In that terrible edict by which the imperial authority in the reign of Charles V. sought to stamp out Anabaptism by rendering every man, woman, or child suspected of it an outlaw, liable to death, there is a striking proof of the fact that its doctrine was fundamentally the cry of the oppressed in every age: "We learn daily that, notwithstanding our warnings and commands, the sect of the Anabaptists, interdicted and condemned already many centuries last, augments day by day and gains continually in power and in influence." For this universal reign of justice, after which the common people everywhere so persistently aspire, always appears to the governing classes in a light either ridiculous or terrifying. As long as it is an ideal, they mock it as impracticable; directly it seeks to realize itself in acts, they crush it as social anarchy. Thus the people are driven mad, and their cause becomes stained with outrages which every one shudders to think of, and those who shared in them, perhaps, most of all.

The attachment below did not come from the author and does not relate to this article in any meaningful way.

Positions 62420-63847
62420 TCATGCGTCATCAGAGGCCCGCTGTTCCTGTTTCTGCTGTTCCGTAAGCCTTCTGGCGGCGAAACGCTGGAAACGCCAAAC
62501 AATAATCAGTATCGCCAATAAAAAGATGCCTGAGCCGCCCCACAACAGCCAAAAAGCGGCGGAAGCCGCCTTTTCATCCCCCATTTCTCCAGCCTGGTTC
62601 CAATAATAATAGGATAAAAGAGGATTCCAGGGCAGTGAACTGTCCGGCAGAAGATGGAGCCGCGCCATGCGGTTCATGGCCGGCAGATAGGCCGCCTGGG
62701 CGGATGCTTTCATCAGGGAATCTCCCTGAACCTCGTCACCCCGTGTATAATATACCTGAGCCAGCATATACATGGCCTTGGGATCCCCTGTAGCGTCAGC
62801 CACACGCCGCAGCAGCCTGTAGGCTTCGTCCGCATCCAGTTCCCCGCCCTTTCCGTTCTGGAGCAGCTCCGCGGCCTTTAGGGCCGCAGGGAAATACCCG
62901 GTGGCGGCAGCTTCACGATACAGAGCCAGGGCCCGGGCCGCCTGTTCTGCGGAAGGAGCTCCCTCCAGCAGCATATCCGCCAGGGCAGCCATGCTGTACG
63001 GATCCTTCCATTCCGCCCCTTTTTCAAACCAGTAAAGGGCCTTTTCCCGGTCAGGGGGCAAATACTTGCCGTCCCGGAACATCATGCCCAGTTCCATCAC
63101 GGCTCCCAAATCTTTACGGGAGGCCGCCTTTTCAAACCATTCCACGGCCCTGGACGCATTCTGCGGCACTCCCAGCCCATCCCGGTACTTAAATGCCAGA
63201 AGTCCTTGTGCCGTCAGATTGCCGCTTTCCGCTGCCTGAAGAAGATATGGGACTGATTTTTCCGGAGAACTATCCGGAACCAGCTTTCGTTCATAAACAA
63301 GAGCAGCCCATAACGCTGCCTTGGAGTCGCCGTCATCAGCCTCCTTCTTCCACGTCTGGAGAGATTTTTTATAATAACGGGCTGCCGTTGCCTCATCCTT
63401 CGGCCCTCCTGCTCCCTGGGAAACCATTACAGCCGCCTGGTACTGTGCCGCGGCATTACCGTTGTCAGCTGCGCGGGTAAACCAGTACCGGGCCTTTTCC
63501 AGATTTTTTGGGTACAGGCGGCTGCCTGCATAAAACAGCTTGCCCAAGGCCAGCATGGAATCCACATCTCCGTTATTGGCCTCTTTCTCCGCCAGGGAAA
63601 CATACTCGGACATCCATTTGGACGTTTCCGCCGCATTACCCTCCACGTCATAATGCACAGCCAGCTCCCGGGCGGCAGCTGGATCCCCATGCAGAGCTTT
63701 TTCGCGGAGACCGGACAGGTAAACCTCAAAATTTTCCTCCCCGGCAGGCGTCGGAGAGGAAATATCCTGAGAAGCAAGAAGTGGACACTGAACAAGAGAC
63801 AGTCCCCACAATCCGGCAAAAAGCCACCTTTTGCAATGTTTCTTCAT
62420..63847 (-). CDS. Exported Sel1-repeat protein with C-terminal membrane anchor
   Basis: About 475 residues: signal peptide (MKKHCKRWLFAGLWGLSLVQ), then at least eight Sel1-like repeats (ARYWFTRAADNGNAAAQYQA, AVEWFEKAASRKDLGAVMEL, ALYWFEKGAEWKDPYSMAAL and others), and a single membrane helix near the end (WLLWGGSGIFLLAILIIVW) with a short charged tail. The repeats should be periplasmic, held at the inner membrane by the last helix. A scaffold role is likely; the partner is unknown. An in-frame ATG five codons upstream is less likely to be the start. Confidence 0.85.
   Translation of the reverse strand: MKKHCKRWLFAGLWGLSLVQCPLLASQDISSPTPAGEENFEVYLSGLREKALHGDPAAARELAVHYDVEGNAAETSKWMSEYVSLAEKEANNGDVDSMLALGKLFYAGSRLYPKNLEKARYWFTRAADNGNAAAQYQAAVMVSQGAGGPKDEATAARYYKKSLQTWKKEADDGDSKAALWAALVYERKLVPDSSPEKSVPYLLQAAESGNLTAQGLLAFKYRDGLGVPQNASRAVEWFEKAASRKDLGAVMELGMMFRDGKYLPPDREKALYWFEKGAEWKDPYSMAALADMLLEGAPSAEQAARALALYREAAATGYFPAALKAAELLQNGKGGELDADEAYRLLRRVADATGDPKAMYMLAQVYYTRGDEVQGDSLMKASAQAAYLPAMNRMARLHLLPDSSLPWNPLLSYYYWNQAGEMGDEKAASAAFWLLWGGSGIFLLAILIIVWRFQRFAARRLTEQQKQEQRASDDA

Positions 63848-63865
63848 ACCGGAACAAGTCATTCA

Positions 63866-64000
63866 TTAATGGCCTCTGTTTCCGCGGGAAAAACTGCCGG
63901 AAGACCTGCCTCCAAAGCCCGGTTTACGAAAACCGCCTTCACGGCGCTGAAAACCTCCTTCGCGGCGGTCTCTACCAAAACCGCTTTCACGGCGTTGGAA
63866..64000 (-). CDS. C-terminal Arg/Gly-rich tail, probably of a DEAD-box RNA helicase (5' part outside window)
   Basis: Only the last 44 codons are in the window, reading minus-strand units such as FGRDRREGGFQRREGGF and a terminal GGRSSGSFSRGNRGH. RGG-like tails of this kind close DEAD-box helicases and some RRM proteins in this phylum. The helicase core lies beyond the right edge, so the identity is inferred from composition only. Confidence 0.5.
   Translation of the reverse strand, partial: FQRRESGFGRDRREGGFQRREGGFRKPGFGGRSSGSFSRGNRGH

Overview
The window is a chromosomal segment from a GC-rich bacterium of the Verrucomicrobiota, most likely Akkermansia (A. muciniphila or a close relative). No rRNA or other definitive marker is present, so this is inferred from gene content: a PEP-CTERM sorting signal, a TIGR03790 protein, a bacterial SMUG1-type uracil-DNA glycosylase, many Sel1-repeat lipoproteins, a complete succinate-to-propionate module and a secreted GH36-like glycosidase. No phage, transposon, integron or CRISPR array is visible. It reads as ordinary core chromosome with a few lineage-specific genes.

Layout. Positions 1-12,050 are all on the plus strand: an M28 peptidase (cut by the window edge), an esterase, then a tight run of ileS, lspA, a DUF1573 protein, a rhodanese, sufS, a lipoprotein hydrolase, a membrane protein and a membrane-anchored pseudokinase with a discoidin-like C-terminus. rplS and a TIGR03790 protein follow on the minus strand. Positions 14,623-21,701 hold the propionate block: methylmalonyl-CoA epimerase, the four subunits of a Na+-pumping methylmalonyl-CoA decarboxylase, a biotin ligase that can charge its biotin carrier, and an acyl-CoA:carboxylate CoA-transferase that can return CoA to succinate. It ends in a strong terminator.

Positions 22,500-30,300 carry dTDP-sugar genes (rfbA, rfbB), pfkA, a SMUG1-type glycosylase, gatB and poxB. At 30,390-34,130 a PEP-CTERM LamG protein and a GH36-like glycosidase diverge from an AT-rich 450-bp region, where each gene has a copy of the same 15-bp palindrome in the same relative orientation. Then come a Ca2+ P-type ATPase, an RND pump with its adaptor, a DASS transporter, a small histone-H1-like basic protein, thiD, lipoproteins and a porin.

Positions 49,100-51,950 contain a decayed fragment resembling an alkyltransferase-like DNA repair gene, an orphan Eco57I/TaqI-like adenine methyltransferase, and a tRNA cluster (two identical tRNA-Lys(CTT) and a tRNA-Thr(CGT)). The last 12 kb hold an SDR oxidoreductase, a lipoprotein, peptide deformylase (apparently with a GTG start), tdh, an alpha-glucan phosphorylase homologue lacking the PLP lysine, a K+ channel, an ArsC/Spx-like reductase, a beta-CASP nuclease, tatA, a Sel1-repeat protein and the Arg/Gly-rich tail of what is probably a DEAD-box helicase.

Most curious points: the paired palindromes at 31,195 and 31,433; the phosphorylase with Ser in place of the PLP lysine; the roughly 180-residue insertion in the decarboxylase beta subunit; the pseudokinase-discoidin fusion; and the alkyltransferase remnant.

And so, too, in the minds of many who sincerely love justice, but who set an undue value on accepted notions of truth and the established order of society, the mountain of prejudice against the popular ideal of Christ's doctrine rises higher from age to age.

Perhaps a view of it through the softened medium of the mind of a man of genius and a great painter and humorist may tempt such persons to throw aside prejudice and to study for themselves the thought of the common people in all ages.

May this short paper then prove like the tree Moses was instructed to throw into the bitter waters of Marah, — may it especially lead those who have at heart the religious welfare of the people, to see that the gospel they are asking for is one in harmony with their ideal of a universal reign of justice, the doctrine of the Sermon on the Mount.